Navigating through the cave:
Once the group enters the cave, a great deal of time is spent traveling to the area to be surveyed. Usually this travel is along a “flagged” route, which is marked with plastic surveyor’s tape. The tape is color-coded for different routes. Small pieces of tape are visible on rocks along the trail, pointing the way. Turns are marked by bending the flagging tape to make an “L” shape. One end of each piece of tape is cut into a point: this arrow always points to the quickest way out of the cave.
Only main routes through the cave are flagged. Therefore, every survey trip will involve traveling away from a flagged route. The cave maps are used to travel between flagged routes and the team’s destination. Maps show the location of cave survey stations, passage walls, and features such as pits, ledges, and large rocks. When entering unmapped territory, the group surveys passages as they go, placing new survey stations that they can follow on the way back.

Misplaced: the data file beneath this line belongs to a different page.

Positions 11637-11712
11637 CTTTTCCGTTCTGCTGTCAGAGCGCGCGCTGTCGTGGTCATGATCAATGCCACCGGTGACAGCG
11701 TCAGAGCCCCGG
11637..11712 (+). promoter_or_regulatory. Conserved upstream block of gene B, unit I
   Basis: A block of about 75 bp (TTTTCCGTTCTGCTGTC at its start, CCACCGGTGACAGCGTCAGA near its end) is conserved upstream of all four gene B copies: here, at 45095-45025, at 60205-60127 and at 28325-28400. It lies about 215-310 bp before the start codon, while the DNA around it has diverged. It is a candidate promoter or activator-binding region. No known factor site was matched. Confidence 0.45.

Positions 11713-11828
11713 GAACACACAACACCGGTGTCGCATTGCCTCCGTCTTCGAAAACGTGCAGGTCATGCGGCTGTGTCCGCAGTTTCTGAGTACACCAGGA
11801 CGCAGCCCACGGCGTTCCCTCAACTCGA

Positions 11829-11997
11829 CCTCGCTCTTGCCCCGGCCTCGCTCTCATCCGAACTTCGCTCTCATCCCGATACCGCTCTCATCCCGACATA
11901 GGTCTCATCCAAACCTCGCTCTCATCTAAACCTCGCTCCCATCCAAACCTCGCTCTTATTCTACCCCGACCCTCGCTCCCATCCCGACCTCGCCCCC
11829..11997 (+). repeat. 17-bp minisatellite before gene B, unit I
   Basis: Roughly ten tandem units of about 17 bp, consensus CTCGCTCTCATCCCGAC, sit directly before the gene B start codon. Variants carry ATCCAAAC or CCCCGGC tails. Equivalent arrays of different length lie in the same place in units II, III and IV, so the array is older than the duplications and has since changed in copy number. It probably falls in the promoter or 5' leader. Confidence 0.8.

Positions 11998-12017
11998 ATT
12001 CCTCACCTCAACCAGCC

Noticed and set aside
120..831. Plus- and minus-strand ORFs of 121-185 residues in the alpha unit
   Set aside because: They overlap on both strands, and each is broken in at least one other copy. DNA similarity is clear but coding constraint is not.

Exploring and mapping leads:
Cave maps show the location of “leads,” or unexplored passages. Sometimes a team will enter a lead and find that it ends after only a few feet. Sometimes a lead will go on for miles and reveal several new leads. The team surveys leads until they end, or until it is time to head back to the surface.
In order to add these new discoveries to the cave map, the team begins their survey at the nearest pre-existing station and surveys into the lead.